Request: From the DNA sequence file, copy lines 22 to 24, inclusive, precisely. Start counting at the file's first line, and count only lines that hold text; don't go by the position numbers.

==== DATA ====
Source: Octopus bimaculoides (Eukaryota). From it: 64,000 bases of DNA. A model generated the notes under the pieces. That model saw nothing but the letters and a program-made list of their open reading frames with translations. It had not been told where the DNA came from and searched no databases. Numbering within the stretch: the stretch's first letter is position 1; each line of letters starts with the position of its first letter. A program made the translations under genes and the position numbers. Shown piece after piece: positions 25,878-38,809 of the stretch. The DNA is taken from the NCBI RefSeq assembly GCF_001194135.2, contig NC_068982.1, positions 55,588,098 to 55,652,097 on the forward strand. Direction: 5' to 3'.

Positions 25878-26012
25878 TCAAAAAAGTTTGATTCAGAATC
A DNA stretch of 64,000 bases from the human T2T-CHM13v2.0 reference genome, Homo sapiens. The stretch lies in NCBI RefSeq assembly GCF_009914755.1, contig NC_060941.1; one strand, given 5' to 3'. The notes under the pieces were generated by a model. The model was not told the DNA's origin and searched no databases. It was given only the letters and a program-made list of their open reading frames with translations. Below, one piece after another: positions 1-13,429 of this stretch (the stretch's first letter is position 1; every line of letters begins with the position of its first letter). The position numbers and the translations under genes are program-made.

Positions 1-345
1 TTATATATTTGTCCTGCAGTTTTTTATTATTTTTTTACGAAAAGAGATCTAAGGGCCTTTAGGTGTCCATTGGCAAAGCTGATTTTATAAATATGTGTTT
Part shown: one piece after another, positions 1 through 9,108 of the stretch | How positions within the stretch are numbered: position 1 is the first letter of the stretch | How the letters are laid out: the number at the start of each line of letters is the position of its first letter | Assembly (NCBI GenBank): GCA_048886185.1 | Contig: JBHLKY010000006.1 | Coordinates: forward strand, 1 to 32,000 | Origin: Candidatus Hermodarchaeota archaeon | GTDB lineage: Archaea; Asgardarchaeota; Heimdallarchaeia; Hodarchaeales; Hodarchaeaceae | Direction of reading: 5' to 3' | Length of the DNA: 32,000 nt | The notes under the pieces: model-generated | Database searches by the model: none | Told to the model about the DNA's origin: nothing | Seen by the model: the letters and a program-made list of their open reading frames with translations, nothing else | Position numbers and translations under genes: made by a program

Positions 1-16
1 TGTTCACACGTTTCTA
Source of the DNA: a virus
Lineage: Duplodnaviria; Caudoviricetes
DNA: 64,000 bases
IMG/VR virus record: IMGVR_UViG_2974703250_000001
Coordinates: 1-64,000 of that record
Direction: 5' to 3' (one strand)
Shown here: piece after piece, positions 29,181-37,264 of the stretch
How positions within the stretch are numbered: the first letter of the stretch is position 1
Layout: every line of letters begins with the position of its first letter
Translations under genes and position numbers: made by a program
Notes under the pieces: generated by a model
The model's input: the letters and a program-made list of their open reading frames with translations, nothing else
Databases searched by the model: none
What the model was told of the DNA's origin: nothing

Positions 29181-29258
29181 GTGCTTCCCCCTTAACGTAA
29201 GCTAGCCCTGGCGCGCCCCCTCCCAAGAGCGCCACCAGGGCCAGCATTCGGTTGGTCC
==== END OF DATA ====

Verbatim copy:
Databases searched by the model: none
What the model was told of the DNA's origin: nothing

Positions 29181-29258